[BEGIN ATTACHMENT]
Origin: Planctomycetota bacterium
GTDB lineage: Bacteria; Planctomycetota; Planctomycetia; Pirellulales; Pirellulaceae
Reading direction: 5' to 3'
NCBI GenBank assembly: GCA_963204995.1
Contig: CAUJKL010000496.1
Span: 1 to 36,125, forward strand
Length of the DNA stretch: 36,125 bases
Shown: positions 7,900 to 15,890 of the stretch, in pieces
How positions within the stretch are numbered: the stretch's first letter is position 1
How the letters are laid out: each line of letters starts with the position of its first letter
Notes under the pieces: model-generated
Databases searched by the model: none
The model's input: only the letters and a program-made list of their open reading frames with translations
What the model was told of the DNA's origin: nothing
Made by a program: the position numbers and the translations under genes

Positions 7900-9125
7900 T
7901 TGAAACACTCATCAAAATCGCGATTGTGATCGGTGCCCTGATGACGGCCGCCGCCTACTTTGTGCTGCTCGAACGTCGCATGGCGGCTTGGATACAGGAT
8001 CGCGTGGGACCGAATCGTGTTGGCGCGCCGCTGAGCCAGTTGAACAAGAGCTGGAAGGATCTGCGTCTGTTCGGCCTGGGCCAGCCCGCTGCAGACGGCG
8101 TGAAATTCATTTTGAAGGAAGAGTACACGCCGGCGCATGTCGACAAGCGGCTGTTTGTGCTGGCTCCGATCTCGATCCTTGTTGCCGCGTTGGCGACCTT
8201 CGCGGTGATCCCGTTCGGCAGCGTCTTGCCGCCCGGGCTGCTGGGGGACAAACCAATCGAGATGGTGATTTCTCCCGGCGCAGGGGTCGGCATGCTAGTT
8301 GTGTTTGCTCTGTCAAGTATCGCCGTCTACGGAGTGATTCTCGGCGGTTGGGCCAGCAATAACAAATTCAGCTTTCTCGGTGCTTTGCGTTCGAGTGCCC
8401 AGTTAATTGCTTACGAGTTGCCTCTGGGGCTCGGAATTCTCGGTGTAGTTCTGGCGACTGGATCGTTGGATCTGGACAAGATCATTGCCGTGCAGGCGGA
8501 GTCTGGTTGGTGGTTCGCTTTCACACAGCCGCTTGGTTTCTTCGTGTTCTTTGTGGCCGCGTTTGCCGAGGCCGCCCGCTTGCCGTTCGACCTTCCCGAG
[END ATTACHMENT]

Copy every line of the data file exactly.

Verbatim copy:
Origin: Planctomycetota bacterium
GTDB lineage: Bacteria; Planctomycetota; Planctomycetia; Pirellulales; Pirellulaceae
Reading direction: 5' to 3'
NCBI GenBank assembly: GCA_963204995.1
Contig: CAUJKL010000496.1
Span: 1 to 36,125, forward strand
Length of the DNA stretch: 36,125 bases
Shown: positions 7,900 to 15,890 of the stretch, in pieces
How positions within the stretch are numbered: the stretch's first letter is position 1
How the letters are laid out: each line of letters starts with the position of its first letter
Notes under the pieces: model-generated
Databases searched by the model: none
The model's input: only the letters and a program-made list of their open reading frames with translations
What the model was told of the DNA's origin: nothing
Made by a program: the position numbers and the translations under genes

Positions 7900-9125
7900 T
7901 TGAAACACTCATCAAAATCGCGATTGTGATCGGTGCCCTGATGACGGCCGCCGCCTACTTTGTGCTGCTCGAACGTCGCATGGCGGCTTGGATACAGGAT
8001 CGCGTGGGACCGAATCGTGTTGGCGCGCCGCTGAGCCAGTTGAACAAGAGCTGGAAGGATCTGCGTCTGTTCGGCCTGGGCCAGCCCGCTGCAGACGGCG
8101 TGAAATTCATTTTGAAGGAAGAGTACACGCCGGCGCATGTCGACAAGCGGCTGTTTGTGCTGGCTCCGATCTCGATCCTTGTTGCCGCGTTGGCGACCTT
8201 CGCGGTGATCCCGTTCGGCAGCGTCTTGCCGCCCGGGCTGCTGGGGGACAAACCAATCGAGATGGTGATTTCTCCCGGCGCAGGGGTCGGCATGCTAGTT
8301 GTGTTTGCTCTGTCAAGTATCGCCGTCTACGGAGTGATTCTCGGCGGTTGGGCCAGCAATAACAAATTCAGCTTTCTCGGTGCTTTGCGTTCGAGTGCCC
8401 AGTTAATTGCTTACGAGTTGCCTCTGGGGCTCGGAATTCTCGGTGTAGTTCTGGCGACTGGATCGTTGGATCTGGACAAGATCATTGCCGTGCAGGCGGA
8501 GTCTGGTTGGTGGTTCGCTTTCACACAGCCGCTTGGTTTCTTCGTGTTCTTTGTGGCCGCGTTTGCCGAGGCCGCCCGCTTGCCGTTCGACCTTCCCGAG